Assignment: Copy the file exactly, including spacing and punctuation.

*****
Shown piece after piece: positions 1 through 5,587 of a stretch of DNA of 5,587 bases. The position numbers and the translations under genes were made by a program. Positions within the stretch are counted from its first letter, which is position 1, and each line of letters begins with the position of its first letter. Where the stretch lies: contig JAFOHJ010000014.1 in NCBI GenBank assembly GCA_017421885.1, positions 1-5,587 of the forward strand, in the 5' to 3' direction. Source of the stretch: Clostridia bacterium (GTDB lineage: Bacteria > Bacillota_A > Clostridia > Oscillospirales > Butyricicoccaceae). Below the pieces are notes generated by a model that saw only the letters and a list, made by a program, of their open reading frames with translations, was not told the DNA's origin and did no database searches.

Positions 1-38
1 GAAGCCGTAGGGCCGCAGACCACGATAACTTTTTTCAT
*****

Shown piece after piece: positions 1 through 5,587 of a stretch of DNA of 5,587 bases. The position numbers and the translations under genes were made by a program. Positions within the stretch are counted from its first letter, which is position 1, and each line of letters begins with the position of its first letter. Where the stretch lies: contig JAFOHJ010000014.1 in NCBI GenBank assembly GCA_017421885.1, positions 1-5,587 of the forward strand, in the 5' to 3' direction. Source of the stretch: Clostridia bacterium (GTDB lineage: Bacteria > Bacillota_A > Clostridia > Oscillospirales > Butyricicoccaceae). Below the pieces are notes generated by a model that saw only the letters and a list, made by a program, of their open reading frames with translations, was not told the DNA's origin and did no database searches.

Positions 1-38
1 GAAGCCGTAGGGCCGCAGACCACGATAACTTTTTTCAT